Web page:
Martha Barnett (Photo by Sharon Schuster)
Martha Barnett’s career is full of firsts. She was the first woman to practice law at Holland & Knight and the first to make partner there. She was the first woman to chair the American Bar Association’s House of Delegates. But being first was not the goal. “I never wanted to be a lone experiment, but the beginning of a sea change regarding who could practice law,” she says. “I always thought second, third and fourth were more important than first, because that showed women were being more fully accepted into the profession.”
Much of Barnett’s work in achieving this goal was at the ABA. She was a member of the inaugural ABA Commission on Women in the Profession, which documented barriers that women faced, as well as other ABA boards, committees and task forces. “Martha has always shown herself to be at the forefront of improving the legal profession and the administration of justice,” says California Second District Court of Appeal Judge Lee Edmon, who has served with Barnett on the American Bar Endowment Board of Directors.
Barnett, a 67-year-old Tallahassee, Fla., resident, assumed her most prominent role at the ABA in 2000, when she became the second woman elected to its presidency. (Three more women have followed her.) In that post, Barnett dealt with the fallout from the Bush administration’s decision to stop cooperating with the ABA’s vetting of judicial nominees. (The ABA continued vetting, without the White House’s help.) “I spent a great deal of time educating people that this wasn’t a partisan exercise but a service to our profession and our democracy,” Barnett says.
Barnett also supported imposing a moratorium on the death penalty in light of evidence that it has not been administered fairly. “Her tenure as president of the ABA is a testament to her diplomacy,” says Dennis Archer, the former mayor of Detroit, “and to her commitment to ensuring that the justice system truly reflects our society’s basic principles of equity and fairness.”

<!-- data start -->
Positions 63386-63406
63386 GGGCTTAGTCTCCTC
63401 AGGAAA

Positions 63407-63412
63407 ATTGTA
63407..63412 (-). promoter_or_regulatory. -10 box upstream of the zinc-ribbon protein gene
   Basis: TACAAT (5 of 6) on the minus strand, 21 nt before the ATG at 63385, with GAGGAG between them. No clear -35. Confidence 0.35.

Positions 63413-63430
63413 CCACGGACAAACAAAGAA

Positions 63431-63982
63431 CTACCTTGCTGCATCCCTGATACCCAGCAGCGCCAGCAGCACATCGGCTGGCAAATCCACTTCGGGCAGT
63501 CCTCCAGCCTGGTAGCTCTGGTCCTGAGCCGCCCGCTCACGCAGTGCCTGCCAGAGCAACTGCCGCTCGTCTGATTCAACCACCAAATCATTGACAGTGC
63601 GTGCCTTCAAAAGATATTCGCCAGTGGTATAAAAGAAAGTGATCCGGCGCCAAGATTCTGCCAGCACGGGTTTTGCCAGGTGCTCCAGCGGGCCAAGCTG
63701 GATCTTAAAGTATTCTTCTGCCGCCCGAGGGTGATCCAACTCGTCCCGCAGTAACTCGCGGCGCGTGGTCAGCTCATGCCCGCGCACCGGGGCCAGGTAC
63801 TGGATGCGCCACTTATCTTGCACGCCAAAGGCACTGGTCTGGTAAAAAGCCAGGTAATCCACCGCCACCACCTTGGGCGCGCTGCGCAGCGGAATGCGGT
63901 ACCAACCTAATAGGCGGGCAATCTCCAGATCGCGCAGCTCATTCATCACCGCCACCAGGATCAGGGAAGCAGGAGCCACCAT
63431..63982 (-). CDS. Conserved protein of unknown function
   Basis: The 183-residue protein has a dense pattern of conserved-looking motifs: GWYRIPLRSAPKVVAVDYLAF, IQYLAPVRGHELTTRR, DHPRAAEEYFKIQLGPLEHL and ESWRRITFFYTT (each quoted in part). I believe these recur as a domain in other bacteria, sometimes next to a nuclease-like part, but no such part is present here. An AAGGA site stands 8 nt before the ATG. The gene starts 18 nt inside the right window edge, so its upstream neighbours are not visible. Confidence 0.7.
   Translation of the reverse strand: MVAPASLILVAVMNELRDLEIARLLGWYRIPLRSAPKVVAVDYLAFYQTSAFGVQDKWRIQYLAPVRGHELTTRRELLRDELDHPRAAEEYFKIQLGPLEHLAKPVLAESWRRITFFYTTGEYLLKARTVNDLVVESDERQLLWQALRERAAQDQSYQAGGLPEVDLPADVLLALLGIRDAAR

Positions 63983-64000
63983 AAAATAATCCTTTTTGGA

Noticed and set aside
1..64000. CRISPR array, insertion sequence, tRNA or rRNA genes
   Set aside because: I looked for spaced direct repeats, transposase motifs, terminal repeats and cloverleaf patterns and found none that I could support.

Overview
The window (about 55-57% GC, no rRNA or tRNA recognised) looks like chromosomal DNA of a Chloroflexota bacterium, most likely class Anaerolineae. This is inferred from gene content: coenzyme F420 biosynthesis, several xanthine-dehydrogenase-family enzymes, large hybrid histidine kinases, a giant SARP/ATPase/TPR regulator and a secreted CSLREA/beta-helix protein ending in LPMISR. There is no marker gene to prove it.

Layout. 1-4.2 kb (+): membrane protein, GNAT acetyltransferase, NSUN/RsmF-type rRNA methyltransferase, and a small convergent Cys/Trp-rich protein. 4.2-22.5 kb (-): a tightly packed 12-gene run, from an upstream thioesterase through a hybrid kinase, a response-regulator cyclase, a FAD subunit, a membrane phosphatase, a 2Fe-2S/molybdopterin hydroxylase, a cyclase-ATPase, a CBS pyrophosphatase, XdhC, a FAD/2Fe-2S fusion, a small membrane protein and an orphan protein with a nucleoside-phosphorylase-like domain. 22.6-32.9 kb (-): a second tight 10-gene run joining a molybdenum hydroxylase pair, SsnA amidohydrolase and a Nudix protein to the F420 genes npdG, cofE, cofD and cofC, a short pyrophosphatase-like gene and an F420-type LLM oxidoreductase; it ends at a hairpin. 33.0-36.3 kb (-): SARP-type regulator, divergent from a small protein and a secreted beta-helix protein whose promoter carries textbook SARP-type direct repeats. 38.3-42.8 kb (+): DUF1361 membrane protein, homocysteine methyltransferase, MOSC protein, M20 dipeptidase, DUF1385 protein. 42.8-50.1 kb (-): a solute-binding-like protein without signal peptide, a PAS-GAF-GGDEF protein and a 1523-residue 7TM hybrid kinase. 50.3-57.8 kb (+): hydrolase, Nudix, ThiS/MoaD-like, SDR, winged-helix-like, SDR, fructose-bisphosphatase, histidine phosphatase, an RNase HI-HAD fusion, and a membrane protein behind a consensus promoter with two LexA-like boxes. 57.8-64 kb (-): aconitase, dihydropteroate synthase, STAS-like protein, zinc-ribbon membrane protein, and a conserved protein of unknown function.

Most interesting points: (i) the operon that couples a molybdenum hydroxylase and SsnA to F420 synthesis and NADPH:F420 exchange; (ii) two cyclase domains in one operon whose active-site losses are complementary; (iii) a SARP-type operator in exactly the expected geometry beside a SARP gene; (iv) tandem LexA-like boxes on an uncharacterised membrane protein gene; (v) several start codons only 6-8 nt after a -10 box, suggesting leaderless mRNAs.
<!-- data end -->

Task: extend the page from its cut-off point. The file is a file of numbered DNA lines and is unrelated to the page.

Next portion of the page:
Paralleling Barnett’s rise at the ABA was her advancement at Holland & Knight. There, Barnett took on a variety of leadership positions, including head of a practice group and office. She would go on to chair Holland & Knight’s directors committee, which was responsible for policy matters at the 1,000-attorney firm. Barnett has represented such clients as the Florida phosphate industry, International Business Machines Corp., Darden Restaurants Inc. and entrepreneur Hank Asher.
But the case Barnett describes as the “defining matter” of her career wasn’t for a major corporate client or business tycoon. Barnett, along with other attorneys at Holland & Knight, represented elderly black survivors of the Rosewood massacre, a 1923 incident in which the town of Rosewood, Fla., was burned by a white mob and several residents were killed. “When you look at someone like Martha Barnett and the various aspects of her career, including representing survivors of the Rosewood massacre,” says Harriet Miers, a former White House counsel, “you can see how lawyers as a profession contribute in a way that makes them very important to society, and you can see how one lawyer can make such a difference.”